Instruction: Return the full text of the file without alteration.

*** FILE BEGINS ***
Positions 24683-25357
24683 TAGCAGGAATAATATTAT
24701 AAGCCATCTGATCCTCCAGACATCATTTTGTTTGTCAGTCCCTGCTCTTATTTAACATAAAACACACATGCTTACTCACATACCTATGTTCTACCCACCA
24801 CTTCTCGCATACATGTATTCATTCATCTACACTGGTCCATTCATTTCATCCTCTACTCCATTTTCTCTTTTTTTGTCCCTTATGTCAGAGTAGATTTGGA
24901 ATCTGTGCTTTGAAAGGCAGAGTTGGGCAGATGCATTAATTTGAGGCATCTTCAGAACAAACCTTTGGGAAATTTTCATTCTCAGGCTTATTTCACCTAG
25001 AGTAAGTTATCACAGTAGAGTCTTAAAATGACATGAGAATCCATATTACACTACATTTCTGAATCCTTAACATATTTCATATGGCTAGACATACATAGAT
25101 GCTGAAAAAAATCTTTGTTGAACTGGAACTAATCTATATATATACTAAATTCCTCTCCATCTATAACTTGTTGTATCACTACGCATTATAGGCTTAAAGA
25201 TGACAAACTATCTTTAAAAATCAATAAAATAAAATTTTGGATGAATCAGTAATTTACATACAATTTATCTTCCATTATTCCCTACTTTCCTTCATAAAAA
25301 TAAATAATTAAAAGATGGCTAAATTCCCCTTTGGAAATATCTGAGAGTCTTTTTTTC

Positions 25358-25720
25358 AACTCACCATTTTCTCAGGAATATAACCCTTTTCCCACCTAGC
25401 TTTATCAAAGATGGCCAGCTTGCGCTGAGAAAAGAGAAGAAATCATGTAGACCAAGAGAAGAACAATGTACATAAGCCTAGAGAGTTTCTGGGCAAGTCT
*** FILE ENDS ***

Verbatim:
Positions 24683-25357
24683 TAGCAGGAATAATATTAT
24701 AAGCCATCTGATCCTCCAGACATCATTTTGTTTGTCAGTCCCTGCTCTTATTTAACATAAAACACACATGCTTACTCACATACCTATGTTCTACCCACCA
24801 CTTCTCGCATACATGTATTCATTCATCTACACTGGTCCATTCATTTCATCCTCTACTCCATTTTCTCTTTTTTTGTCCCTTATGTCAGAGTAGATTTGGA
24901 ATCTGTGCTTTGAAAGGCAGAGTTGGGCAGATGCATTAATTTGAGGCATCTTCAGAACAAACCTTTGGGAAATTTTCATTCTCAGGCTTATTTCACCTAG
25001 AGTAAGTTATCACAGTAGAGTCTTAAAATGACATGAGAATCCATATTACACTACATTTCTGAATCCTTAACATATTTCATATGGCTAGACATACATAGAT
25101 GCTGAAAAAAATCTTTGTTGAACTGGAACTAATCTATATATATACTAAATTCCTCTCCATCTATAACTTGTTGTATCACTACGCATTATAGGCTTAAAGA
25201 TGACAAACTATCTTTAAAAATCAATAAAATAAAATTTTGGATGAATCAGTAATTTACATACAATTTATCTTCCATTATTCCCTACTTTCCTTCATAAAAA
25301 TAAATAATTAAAAGATGGCTAAATTCCCCTTTGGAAATATCTGAGAGTCTTTTTTTC

Positions 25358-25720
25358 AACTCACCATTTTCTCAGGAATATAACCCTTTTCCCACCTAGC
25401 TTTATCAAAGATGGCCAGCTTGCGCTGAGAAAAGAGAAGAAATCATGTAGACCAAGAGAAGAACAATGTACATAAGCCTAGAGAGTTTCTGGGCAAGTCT